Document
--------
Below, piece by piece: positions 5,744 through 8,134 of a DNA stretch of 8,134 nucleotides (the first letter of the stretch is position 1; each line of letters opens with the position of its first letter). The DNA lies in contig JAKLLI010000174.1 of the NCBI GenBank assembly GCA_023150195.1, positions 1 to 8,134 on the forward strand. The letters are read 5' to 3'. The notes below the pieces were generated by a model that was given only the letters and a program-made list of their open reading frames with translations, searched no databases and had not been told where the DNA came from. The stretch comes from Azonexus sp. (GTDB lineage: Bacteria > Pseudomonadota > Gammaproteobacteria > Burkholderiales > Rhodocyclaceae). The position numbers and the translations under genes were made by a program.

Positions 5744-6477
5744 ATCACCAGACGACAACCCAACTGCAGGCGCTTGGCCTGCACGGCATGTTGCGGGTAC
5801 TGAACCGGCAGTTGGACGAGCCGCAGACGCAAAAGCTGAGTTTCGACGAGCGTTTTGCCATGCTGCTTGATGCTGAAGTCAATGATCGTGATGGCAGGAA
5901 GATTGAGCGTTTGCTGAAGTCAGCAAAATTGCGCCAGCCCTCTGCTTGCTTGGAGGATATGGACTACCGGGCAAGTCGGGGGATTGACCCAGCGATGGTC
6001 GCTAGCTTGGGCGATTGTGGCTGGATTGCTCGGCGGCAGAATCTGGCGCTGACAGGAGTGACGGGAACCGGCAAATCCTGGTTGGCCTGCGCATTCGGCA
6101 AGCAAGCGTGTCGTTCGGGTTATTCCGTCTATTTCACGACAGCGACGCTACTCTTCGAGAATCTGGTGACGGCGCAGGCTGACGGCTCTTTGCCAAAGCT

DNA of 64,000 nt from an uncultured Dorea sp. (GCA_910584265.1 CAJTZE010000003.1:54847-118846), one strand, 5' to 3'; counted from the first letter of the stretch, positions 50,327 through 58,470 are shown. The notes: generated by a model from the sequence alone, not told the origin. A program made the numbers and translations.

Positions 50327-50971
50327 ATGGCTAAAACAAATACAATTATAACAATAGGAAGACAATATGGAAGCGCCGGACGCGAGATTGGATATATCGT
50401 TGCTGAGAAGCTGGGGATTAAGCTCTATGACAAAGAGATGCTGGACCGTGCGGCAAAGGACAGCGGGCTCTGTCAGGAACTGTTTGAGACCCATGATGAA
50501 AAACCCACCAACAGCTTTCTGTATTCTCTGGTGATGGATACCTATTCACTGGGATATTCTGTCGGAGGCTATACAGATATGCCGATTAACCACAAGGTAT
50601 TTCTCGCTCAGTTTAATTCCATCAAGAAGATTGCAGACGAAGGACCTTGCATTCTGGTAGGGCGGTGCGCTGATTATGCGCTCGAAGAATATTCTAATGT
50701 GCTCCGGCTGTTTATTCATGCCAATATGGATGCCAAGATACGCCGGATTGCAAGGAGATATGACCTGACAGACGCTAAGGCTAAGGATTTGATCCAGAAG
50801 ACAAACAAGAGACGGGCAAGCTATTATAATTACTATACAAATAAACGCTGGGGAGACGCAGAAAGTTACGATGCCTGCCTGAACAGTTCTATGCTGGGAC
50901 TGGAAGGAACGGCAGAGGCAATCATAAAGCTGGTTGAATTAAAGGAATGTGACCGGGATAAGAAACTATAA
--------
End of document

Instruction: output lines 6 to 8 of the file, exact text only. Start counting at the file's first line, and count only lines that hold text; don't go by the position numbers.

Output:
6001 GCTAGCTTGGGCGATTGTGGCTGGATTGCTCGGCGGCAGAATCTGGCGCTGACAGGAGTGACGGGAACCGGCAAATCCTGGTTGGCCTGCGCATTCGGCA
6101 AGCAAGCGTGTCGTTCGGGTTATTCCGTCTATTTCACGACAGCGACGCTACTCTTCGAGAATCTGGTGACGGCGCAGGCTGACGGCTCTTTGCCAAAGCT

DNA of 64,000 nt from an uncultured Dorea sp. (GCA_910584265.1 CAJTZE010000003.1:54847-118846), one strand, 5' to 3'; counted from the first letter of the stretch, positions 50,327 through 58,470 are shown. The notes: generated by a model from the sequence alone, not told the origin. A program made the numbers and translations.